Issue 10, August 2009
Roman Catholicism continues to be the dominant religion in Mexico today, at nearly 89%, though that percentage is starting to decline. Protestants make up the majority of the remaining religious groups, along with some Jews, Muslims, and Buddhists. Even though Catholicism is the dominant religion, religious life is complex, and is reflective of Mexico’s religious and historical past.
The Spanish brought Catholicism with them to the New World when they arrived as conquerors, and embarked on an aggressive push to convert indigenous populations. Missionaries made attempts to understand local culture, learn native dialects, and occasionally speak out against mistreatment at the hands of the Spanish. Since Catholicism shares elements of certain beliefs with indigenous religions – e.g., Aztecs and Catholics both believed in fasting, pilgrimages, and the idea of a divine mother figure – missionaries were able to capitalize on these similarities when converting the population; missionaries even incorporated some indigenous traditions into Catholic practice, such as allowing worship to take place at indigenous religious sites and on Aztec religious dates.
Church leaders in the new colony were given broad political power and were major land owners. A prominent example of the Church as part of the colonial structure was the creation of encomiendas (which later evolved into the hacienda system), under which the peninsulares were granted land and the authority to manage those living on that land, as long as they collected tributes and ensured that Indians living on their lands converted. The close connection between church and state led revolutionaries in the early 20th Century to push for provisions in the 1917 Constitution which would strip the Church of significant political influence. These included restricting religious schools, and preventing the Church from owning property. Overall these restrictions have been a part of the modernization of Mexico’s political and economic structures in the last century, though the Church still wields considerable influence on society.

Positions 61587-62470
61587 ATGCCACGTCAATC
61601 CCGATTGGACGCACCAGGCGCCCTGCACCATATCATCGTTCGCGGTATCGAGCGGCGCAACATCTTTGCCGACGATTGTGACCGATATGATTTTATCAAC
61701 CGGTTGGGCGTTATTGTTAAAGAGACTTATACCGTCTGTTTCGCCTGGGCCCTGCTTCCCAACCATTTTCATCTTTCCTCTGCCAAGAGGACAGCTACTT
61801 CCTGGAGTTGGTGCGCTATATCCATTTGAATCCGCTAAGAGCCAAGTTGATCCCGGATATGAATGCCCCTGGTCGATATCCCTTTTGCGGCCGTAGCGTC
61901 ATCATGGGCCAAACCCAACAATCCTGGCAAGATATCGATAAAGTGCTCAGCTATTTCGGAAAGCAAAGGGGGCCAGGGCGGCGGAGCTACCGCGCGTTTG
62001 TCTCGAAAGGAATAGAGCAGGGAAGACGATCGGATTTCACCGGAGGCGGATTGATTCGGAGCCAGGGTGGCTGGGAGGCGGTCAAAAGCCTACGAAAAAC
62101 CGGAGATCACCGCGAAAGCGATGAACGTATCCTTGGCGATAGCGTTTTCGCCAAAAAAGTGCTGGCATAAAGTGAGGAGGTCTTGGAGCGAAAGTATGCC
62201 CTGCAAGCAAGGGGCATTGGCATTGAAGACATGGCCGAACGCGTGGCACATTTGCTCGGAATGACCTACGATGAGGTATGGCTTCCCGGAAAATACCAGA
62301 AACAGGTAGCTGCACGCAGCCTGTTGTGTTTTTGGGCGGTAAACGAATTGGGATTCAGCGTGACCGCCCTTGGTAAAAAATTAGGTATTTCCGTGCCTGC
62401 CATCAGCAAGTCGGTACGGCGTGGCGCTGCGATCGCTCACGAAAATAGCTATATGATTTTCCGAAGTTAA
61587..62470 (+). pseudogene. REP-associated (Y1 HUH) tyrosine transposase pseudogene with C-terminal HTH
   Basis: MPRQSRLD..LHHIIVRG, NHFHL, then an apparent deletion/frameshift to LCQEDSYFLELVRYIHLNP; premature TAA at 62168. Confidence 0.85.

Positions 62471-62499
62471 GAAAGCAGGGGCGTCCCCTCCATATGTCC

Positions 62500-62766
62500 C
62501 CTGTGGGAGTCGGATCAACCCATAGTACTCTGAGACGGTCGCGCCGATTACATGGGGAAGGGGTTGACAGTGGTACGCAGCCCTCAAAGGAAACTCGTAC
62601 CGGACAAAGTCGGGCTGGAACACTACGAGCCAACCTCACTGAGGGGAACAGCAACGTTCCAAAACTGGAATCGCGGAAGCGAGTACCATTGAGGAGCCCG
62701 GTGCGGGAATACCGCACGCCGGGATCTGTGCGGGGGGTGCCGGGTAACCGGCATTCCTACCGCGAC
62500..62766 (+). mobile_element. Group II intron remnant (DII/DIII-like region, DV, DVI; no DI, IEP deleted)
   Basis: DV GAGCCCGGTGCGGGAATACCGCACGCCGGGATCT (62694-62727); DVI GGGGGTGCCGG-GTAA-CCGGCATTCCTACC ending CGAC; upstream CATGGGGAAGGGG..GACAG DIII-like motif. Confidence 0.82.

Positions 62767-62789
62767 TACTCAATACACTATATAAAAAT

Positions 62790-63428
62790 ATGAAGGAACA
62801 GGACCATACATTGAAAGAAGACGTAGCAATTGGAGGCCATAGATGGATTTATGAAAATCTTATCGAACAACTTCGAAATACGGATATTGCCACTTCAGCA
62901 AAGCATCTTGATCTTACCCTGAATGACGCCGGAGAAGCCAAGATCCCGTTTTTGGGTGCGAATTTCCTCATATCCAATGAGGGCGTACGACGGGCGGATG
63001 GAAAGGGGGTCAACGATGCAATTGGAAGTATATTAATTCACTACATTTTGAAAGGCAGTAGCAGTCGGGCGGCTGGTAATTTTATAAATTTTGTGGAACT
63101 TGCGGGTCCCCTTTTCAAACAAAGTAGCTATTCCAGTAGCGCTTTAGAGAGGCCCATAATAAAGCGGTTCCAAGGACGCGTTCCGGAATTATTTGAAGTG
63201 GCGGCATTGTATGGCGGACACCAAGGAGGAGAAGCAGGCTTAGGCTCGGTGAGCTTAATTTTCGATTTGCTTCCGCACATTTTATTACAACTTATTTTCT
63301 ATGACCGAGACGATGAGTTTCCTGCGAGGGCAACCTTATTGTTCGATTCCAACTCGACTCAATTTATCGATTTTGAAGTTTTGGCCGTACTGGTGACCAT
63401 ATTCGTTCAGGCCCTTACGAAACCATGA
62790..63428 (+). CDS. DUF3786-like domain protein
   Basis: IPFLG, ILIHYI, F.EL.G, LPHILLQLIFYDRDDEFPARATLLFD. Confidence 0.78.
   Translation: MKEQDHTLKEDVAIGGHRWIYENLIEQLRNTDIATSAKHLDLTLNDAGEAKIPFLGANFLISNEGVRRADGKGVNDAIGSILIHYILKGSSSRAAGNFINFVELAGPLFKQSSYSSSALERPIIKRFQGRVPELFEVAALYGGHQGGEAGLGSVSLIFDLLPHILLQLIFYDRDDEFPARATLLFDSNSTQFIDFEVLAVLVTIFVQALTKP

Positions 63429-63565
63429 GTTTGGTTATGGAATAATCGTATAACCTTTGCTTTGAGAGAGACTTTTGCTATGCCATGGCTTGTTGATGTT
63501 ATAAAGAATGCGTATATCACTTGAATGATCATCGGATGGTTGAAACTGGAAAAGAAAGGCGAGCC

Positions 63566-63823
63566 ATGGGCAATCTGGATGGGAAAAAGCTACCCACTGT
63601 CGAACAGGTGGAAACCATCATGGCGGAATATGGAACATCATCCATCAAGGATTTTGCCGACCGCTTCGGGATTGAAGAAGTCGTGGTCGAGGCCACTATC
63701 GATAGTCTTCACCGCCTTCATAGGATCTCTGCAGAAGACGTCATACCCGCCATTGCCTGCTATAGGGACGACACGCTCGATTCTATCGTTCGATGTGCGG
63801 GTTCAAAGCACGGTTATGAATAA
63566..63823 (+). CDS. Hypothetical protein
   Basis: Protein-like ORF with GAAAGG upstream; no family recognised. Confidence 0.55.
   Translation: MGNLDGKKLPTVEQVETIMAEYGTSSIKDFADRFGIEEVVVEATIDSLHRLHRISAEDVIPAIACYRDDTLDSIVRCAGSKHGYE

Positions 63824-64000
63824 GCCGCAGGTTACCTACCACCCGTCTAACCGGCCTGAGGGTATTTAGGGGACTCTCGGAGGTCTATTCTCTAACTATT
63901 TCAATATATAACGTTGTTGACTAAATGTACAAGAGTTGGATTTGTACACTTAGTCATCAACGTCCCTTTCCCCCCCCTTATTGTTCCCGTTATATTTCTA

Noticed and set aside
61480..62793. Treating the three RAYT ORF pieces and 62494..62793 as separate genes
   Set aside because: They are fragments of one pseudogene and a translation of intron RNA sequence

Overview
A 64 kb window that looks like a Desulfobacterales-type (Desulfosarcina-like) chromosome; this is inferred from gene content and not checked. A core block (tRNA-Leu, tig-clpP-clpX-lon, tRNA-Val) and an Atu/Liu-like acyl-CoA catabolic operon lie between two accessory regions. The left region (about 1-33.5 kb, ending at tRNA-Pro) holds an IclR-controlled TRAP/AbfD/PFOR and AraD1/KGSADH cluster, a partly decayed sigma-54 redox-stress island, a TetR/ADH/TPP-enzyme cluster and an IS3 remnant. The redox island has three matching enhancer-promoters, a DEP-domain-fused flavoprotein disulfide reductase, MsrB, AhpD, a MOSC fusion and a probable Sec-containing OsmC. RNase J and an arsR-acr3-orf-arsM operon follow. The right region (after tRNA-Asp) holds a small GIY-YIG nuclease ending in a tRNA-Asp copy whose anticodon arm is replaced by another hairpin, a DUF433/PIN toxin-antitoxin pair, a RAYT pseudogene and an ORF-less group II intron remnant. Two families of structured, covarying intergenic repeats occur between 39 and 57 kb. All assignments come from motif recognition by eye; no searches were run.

One of the most significant controversies surrounding the Catholic Church in Mexico today regards abortion and family planning. Artificial birth control and abortion are prohibited by the Catholic Church; these prohibitions have serious societal and economic repercussions. In 1972 the Church called for reduced family size, and has promoted family planning clinics and education programs. Abortion continues to be allowed only in cases of rape, health conditions, or fetal defects, except in Mexico City, where it was legalized in 2005.
Today the Catholic Church is beginning to speak out more on social and economic issues, and in fact sided with the Zapatistas in their recent social and economic struggles. In societal terms, the Church continues to function in many ways as the glue that ties together the many disparate peoples of Mexico, and provides a unifying connection in community and family life.